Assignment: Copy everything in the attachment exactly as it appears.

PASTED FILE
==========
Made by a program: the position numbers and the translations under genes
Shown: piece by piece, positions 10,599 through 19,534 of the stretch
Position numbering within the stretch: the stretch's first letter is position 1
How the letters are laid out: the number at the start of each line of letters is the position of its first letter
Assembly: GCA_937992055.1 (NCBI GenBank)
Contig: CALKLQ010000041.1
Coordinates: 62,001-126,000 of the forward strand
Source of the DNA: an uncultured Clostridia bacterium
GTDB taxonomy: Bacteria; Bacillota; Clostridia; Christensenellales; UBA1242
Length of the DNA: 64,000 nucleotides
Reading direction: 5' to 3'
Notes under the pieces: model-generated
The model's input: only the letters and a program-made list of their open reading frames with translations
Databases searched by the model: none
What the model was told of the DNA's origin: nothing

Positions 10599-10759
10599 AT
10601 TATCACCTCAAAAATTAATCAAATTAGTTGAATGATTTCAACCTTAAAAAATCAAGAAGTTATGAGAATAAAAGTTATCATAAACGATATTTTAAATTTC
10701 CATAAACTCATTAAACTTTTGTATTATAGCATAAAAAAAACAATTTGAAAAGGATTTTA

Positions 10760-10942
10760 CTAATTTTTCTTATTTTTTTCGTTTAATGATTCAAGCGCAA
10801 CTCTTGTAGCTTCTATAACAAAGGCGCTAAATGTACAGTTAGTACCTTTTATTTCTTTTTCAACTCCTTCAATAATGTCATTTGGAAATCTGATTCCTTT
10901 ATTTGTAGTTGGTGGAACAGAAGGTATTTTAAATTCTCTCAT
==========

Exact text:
Made by a program: the position numbers and the translations under genes
Shown: piece by piece, positions 10,599 through 19,534 of the stretch
Position numbering within the stretch: the stretch's first letter is position 1
How the letters are laid out: the number at the start of each line of letters is the position of its first letter
Assembly: GCA_937992055.1 (NCBI GenBank)
Contig: CALKLQ010000041.1
Coordinates: 62,001-126,000 of the forward strand
Source of the DNA: an uncultured Clostridia bacterium
GTDB taxonomy: Bacteria; Bacillota; Clostridia; Christensenellales; UBA1242
Length of the DNA: 64,000 nucleotides
Reading direction: 5' to 3'
Notes under the pieces: model-generated
The model's input: only the letters and a program-made list of their open reading frames with translations
Databases searched by the model: none
What the model was told of the DNA's origin: nothing

Positions 10599-10759
10599 AT
10601 TATCACCTCAAAAATTAATCAAATTAGTTGAATGATTTCAACCTTAAAAAATCAAGAAGTTATGAGAATAAAAGTTATCATAAACGATATTTTAAATTTC
10701 CATAAACTCATTAAACTTTTGTATTATAGCATAAAAAAAACAATTTGAAAAGGATTTTA

Positions 10760-10942
10760 CTAATTTTTCTTATTTTTTTCGTTTAATGATTCAAGCGCAA
10801 CTCTTGTAGCTTCTATAACAAAGGCGCTAAATGTACAGTTAGTACCTTTTATTTCTTTTTCAACTCCTTCAATAATGTCATTTGGAAATCTGATTCCTTT
10901 ATTTGTAGTTGGTGGAACAGAAGGTATTTTAAATTCTCTCAT